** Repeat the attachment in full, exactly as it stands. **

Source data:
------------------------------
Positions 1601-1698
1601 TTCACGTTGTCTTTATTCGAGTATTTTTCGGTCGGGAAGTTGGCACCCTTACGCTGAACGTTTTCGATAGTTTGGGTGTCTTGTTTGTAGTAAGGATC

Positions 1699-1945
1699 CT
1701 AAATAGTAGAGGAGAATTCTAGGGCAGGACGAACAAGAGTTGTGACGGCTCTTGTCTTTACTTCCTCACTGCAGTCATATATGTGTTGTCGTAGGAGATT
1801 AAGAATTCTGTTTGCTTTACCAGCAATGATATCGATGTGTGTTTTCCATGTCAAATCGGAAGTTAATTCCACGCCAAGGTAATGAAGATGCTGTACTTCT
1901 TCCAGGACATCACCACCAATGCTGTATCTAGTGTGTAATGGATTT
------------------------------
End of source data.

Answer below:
Positions 1601-1698
1601 TTCACGTTGTCTTTATTCGAGTATTTTTCGGTCGGGAAGTTGGCACCCTTACGCTGAACGTTTTCGATAGTTTGGGTGTCTTGTTTGTAGTAAGGATC

Positions 1699-1945
1699 CT
1701 AAATAGTAGAGGAGAATTCTAGGGCAGGACGAACAAGAGTTGTGACGGCTCTTGTCTTTACTTCCTCACTGCAGTCATATATGTGTTGTCGTAGGAGATT
1801 AAGAATTCTGTTTGCTTTACCAGCAATGATATCGATGTGTGTTTTCCATGTCAAATCGGAAGTTAATTCCACGCCAAGGTAATGAAGATGCTGTACTTCT
1901 TCCAGGACATCACCACCAATGCTGTATCTAGTGTGTAATGGATTT